I once spoke with an educator who found it very odd that I managed to get an
undergraduate degree without actually taking an official course in philosophy.
Because I majored in both history and English, though, I was exposed to notable
thinkers, ranging from Lao Tze and Confucius to John Locke and Karl Marx to Plato
and Aristotle. Admittedly, I was unfamiliar with the German writers such as Kant,
Wittgenstein, Husserl and Heidegger. The two latter names are figures discussed in
the nonfiction film THE ISTER, which after playing the film festival circuit received a
THE ISTER marks the directorial debut of two Australians, David Barison and
Daniel Ross, who shared a “passion for Heidegger’s thought” and a joint idea of
addressing philosophical questions through the medium of motion pictures. Their
stated goal was to allow the viewer the means to experience the way the
philosopher’s thought remains contemporaneous. As such, the pair engaged three
articulate French thinkers, Bernard Steigler, Jean-Luc Nancy, and Philippe
Lacoue-Labarth as well as German filmmaker Hans-Jürgen Syberberg to expound
on specific themes in Heidegger’s work.
The film takes its name from one of several poems (or hymns) by the German
Romantic Friedrich Hölderlin which addressed the Greek’s philosophical legacy.
It perhaps comes as no surprise that the film grew out of Ross' doctoral
dissertation. By attempting to marry philosophy and its complex ideas with the
cinema, they have fashioned an extremely dense and thought-provoking movie.
At over just over three hours, though, it is a demanding one, requiring a viewer's
full attention. THE ISTER is an intellectual exercise that marries the philosopher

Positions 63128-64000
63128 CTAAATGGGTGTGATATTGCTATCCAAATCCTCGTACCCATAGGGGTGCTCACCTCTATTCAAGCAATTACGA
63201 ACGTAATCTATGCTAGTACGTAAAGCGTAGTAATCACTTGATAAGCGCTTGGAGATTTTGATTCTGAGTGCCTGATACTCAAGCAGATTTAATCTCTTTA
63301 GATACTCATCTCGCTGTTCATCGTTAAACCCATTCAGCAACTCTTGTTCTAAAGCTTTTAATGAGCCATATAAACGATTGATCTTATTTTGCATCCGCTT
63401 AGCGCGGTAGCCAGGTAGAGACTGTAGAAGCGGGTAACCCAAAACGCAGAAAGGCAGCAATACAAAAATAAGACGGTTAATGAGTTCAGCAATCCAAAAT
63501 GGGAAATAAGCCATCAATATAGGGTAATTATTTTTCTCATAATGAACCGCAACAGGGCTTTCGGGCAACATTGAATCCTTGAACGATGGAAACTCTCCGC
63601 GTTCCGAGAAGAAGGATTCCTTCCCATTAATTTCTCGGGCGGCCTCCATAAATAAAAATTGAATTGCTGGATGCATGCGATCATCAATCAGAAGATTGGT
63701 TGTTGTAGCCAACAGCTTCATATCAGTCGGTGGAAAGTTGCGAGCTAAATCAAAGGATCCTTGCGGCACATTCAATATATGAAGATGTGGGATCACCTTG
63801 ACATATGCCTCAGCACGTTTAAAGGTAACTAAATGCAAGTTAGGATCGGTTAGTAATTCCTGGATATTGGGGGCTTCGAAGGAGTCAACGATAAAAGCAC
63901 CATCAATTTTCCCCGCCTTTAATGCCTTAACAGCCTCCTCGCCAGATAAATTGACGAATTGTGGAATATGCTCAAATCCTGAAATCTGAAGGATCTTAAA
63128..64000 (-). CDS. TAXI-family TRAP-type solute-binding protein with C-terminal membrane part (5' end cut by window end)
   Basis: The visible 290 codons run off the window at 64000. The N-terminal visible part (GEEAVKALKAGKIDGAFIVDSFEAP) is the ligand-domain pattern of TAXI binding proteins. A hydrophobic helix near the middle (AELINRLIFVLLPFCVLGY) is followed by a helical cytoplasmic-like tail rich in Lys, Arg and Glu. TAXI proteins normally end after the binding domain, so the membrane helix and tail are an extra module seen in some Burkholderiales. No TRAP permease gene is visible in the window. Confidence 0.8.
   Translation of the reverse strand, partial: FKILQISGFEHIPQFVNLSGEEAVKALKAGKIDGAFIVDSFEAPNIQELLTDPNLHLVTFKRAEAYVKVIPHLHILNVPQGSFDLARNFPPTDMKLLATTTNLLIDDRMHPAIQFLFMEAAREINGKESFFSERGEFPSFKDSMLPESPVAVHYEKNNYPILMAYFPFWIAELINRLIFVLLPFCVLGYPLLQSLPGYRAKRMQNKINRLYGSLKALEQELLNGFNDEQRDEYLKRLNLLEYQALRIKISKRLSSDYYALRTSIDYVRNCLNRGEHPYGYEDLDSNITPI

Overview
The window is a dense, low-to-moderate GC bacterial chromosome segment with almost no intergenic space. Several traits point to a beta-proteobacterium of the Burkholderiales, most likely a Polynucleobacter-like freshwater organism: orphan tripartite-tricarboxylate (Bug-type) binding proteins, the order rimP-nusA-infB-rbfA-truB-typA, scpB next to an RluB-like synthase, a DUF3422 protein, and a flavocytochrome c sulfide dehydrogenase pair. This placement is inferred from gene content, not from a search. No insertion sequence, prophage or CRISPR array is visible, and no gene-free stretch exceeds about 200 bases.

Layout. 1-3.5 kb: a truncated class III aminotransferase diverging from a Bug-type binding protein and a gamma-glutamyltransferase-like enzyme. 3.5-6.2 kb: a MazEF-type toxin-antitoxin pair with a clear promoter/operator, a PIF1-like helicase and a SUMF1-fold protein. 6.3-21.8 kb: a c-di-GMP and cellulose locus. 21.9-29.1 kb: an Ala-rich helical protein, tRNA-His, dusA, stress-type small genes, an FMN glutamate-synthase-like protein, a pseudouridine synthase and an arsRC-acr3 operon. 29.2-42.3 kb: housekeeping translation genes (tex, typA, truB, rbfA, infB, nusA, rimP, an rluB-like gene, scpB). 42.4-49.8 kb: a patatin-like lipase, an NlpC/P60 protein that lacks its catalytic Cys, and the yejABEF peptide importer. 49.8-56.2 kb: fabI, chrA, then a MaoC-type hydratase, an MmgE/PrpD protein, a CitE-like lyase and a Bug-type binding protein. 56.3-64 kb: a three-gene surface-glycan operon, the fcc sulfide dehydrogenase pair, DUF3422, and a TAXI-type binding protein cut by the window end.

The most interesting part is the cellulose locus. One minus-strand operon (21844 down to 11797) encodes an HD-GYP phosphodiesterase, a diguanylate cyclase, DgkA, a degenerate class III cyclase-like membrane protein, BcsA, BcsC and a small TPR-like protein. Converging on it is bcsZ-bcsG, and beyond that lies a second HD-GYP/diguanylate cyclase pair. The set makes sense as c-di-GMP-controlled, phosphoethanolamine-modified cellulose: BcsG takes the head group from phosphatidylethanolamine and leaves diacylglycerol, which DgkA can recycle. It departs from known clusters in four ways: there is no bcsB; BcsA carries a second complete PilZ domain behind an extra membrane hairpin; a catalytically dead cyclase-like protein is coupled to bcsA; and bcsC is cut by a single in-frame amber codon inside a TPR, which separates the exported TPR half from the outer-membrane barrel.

with the habitat. By traveling up the Danube River to its disputed source(s), the film
offers an intellectual challenge.
THE ISTER roughly is divided into four main parts, with a prologue and epilogue.
The film opens with Steigler expounding on the creation of technology in Greek
myth by recounting the tale of how Prometheus bestowed fire to his brother
Epimetheus. The action then shifts to the mouth of the Danube near Vukovar and
intercuts scenes of the river with Steigler speaking about theories of technology
and time. Steigler is himself an intriguing figure, having turned to philosophical
studies while in prison for armed robbery.
Through Steigler, the filmmakers are able to introduce Heidegger's political
beliefs and his support of the Nazi Party in the 1930s. In this second section, which
encompasses a trip across Hungary, Ross and Barison interview Jean-Luc Nancy
who goes into more detail about the philosopher's ideals.
By the time the third section begins, with Philippe Lacoue-Labarthe, the
themes of postwar technology, including the horrors of the Holocaust, the threat
of nuclear weapons, and the manner in which food is produced and shipped,
the travelogue has passed the wreckage left by recent conflicts in the former
Yugoslavia and lands at the concentration camp at Mauthausen.
In the final section, Steigler returns to discourse on memory while an interview
with Hans-Jürgen Syberberg, who directed a film about Hitler, argues that neither
the filmmakers' thesis may be flawed, since "rivers don't have that poetic power
anymore." It's a startling moment, and perhaps to the movie makers credit that
they retained it for the film.
The epilogue consists of Heidegger reciting Hölderlin's poems over pastoral
images culled from the film.
I daresay that one often will not find a film like THE ISTER, which is clearly a
labor of love for the two Australian directors. They have attempted (and mostly
succeeded) in crafting a film that raises numerous issues and can and should
provoke discussions. It is obviously for a rarefied audience, but those who do make
the commitment to see THE ISTER will undoubtedly find themselves exposed
to some transformative ideas.
Running time: 189 mins.
|© 2006 by C. E. Murphy. All Rights Reserved.